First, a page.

Like her sister, Kelley Hurley will be in competition Saturday and Aug. 11.

 

Irish senior Lee Kiefer takes on Northwestern’s Mikela Goldstein during the Notre Dame Duals on Feb. 23, 2013.Observer File Photo

Irish senior Lee Kiefer takes on Northwestern’s Mikela Goldstein during the Notre Dame Duals on Feb. 23, 2013.

Lee Kiefer — Women’s Fencing (foil)

Kiefer heads to the Olympics in a different place than the other nine Irish-affiliated athletes going: She’s the only one who’s currently a Notre Dame student-athlete. The senior foilist, a three-time NCAA champion, is headed to her second games, and does so as a favorite to finish in the medals; she’s ranked No. 3 in the world in foil.

Kiefer, who did not compete for Notre Dame this season to concentrate on Olympic preparation, will fence Wednesday for the United States in the individual foil competition.

 

Gerek Meinhardt — Men’s Fencing (foil)

Like Kiefer, Meinhardt heads to Rio with a unique claim: He’s the only man in Notre Dame’s 10-athlete delegation to this year’s games. Once the youngest-ever U.S. Olympic fencer (he was 17 in Beijing eight years ago), the world No. 3 men’s foilist will have a gold medal on his mind as he heads to the 2016 Games.

The 2013 alumnus and now three-time Olympian will chase that gold medal Sunday in the individual foil, with another shot at one on the horizon Aug. 12 when he will contest in the team foil competition.

 

Amanda Polk — Women’s Rowing

A four-time All-American at Notre Dame, Polk will face high expectations as part of a United States coxed eight team going for its third consecutive gold medal. The 2008 graduate has been with the U.S. senior women’s rowing team since 2009 — she was part of the 2013 world record-setting women’s eight boat — but will be making her Olympic debut this week.

The women’s eight competition starts with heats Monday, continues Wednesday with repêchage and concludes with the medal round Aug. 13.

 

Melissa Tancredi – Women’s Soccer

Of Notre Dame’s 10 current and former athletes competing in Rio de Janeiro, Tancredi is the only one whose action began prior to Friday’s opening ceremony. The Canadian forward, a three-time Olympian, started in Wednesday’s 2-0 win over Australia, but was substituted just 23 minutes in a tactical substitution after Canada defender Shelina Zadorsky picked up a red card early in the game.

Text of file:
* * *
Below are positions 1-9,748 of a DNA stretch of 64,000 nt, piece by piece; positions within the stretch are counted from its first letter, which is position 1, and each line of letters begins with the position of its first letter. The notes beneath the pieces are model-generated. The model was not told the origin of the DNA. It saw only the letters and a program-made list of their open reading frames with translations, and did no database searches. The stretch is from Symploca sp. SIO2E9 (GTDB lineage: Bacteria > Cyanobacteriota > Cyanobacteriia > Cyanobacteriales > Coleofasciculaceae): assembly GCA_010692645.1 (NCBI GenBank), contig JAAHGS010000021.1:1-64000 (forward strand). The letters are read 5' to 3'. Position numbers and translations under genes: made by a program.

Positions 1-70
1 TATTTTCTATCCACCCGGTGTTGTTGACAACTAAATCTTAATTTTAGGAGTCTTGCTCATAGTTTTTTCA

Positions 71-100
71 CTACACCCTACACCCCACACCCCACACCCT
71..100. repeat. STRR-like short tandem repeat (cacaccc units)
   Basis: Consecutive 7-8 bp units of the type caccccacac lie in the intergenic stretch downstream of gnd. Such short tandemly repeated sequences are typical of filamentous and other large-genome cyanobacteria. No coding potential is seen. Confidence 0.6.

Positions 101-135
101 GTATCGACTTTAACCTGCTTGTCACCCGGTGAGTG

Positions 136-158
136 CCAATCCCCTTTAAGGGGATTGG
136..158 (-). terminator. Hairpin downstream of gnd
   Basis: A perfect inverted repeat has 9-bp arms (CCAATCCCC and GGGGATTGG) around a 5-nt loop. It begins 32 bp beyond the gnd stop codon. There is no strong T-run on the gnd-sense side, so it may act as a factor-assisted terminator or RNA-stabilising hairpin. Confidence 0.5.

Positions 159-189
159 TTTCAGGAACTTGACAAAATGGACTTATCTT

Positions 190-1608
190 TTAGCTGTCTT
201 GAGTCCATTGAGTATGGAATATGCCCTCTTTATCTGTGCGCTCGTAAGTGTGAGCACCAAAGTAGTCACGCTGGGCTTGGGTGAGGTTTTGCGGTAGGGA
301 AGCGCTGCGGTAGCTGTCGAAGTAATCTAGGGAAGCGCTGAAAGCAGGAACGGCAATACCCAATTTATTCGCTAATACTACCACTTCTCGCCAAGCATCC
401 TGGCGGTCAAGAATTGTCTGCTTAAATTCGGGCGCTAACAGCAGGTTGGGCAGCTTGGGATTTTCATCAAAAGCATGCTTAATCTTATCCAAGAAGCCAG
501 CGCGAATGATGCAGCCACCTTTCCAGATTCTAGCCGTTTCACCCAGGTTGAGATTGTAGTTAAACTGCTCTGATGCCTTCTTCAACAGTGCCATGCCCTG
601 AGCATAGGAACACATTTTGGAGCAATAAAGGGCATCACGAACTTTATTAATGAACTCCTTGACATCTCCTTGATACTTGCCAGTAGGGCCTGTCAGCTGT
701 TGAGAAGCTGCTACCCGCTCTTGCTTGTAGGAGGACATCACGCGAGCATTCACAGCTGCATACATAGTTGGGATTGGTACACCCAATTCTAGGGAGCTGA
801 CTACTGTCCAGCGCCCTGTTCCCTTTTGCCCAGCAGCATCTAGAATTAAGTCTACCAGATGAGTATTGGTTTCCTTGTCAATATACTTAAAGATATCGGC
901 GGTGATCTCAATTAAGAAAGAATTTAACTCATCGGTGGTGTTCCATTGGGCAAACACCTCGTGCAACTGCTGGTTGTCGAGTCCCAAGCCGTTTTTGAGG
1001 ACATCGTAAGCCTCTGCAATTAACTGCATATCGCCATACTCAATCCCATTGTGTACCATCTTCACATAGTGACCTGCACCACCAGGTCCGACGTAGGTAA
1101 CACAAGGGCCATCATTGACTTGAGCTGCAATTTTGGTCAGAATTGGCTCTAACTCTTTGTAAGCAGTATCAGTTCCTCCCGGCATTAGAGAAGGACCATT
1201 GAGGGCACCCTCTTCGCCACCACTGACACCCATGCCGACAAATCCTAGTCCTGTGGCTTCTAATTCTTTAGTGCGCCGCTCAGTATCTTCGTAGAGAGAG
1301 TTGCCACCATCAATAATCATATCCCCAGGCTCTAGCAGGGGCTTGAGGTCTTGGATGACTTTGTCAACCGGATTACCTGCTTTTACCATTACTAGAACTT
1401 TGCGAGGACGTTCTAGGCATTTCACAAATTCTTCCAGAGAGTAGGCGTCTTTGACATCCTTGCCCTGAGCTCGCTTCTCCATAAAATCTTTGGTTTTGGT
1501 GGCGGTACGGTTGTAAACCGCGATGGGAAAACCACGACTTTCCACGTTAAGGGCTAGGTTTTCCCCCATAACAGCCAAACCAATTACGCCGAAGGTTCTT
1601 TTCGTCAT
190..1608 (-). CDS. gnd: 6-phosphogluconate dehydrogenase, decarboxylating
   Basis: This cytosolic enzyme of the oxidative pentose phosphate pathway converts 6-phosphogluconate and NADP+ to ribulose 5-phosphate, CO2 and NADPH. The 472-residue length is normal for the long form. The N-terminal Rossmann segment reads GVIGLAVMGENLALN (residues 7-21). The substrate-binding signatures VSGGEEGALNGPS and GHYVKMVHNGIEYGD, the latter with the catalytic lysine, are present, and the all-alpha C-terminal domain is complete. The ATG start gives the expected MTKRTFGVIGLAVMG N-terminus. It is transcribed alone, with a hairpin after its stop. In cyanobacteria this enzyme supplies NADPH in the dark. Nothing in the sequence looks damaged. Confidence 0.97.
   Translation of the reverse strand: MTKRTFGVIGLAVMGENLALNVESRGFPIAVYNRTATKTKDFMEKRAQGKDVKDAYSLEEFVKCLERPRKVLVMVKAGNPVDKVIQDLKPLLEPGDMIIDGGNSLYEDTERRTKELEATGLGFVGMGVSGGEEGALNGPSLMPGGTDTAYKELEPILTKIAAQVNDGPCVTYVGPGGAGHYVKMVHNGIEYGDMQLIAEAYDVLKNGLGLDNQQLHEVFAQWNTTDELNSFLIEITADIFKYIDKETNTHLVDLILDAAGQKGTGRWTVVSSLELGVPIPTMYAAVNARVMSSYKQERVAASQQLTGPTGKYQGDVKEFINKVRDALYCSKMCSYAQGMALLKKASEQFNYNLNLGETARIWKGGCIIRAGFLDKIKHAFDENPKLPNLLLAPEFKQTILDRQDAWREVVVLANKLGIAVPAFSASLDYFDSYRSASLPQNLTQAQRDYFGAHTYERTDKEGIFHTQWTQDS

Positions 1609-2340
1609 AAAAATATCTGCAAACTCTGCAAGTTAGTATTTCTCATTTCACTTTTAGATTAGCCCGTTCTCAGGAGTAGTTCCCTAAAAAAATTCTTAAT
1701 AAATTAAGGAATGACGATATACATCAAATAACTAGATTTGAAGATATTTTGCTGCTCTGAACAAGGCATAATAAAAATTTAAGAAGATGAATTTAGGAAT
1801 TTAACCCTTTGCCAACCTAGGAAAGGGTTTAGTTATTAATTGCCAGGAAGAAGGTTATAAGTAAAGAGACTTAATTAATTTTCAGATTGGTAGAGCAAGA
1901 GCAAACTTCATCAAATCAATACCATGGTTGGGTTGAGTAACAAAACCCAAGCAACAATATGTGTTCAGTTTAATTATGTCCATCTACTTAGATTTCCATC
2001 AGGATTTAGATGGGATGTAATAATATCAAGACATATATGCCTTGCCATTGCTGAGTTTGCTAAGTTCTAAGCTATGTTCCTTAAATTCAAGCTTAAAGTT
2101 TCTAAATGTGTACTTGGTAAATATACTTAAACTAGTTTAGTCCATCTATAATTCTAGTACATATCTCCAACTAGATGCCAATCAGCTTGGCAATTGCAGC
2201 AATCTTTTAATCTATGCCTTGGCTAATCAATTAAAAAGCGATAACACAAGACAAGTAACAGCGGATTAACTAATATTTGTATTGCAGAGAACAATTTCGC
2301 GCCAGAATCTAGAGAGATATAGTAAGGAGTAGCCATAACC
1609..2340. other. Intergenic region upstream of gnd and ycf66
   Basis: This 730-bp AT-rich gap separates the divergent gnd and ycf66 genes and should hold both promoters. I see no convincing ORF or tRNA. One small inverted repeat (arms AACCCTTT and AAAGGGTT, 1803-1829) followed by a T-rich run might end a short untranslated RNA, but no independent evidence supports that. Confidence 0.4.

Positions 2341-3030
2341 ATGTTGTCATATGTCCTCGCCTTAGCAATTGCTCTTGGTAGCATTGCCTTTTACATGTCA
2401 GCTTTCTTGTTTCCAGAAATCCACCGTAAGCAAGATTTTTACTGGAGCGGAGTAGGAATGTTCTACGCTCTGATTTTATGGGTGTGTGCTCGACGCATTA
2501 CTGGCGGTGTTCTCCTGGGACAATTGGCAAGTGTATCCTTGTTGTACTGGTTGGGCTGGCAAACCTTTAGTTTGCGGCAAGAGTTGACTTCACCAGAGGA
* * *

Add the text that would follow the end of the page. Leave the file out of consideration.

Tancredi, a 2004 Notre Dame graduate and 2012 bronze medal winner, will be back in action Saturday afternoon against Zimbabwe, with the group stage finale scheduled for Tuesday, when Canada will face Germany.

 

Mariel Zagunis — Women’s Fencing (sabre)

When it comes to Irish athletes making the trek to Brazil, Zagunis is quite literally the gold standard. She won the United States’ first fencing gold in 100 years — and the country’s first-ever women’s gold — in 2004 when she won the sabre, and followed it up with another gold and a team bronze in Beijing four years later.

While Zagunis is already the most-decorated fencer in American history, she’s just one medal away from tying former track & field athlete and coach Alex Wilson, class of 1932, as Notre Dame’s most-decorated Olympian. But despite the medals she’s won at past games, Zagunis is perhaps best known for a non-competition moment: She was the United States’ flag bearer at the 2012 Olympics in London.

Zagunis, the 2006 NCAA champion in sabre, will not only have a chance to tie Wilson’s record, but she could break it, competing Monday in the individual sabre competition and Aug. 13 in the team competition.

 

Angie Akers and Monty Williams — Coaches

Akers, a 1998 Notre Dame graduate, will make her first appearance at an Olympics as a coach, after joining the Netherlands’ beach volleyball coaching staff last year.

Similarly, Williams, a 1994 NBA first-round draftee, will head to Rio as an assistant coach for the men’s basketball team. Williams coached the New Orleans Pelicans for five seasons before moving on, serving as an assistant for the Oklahoma City Thunder last season.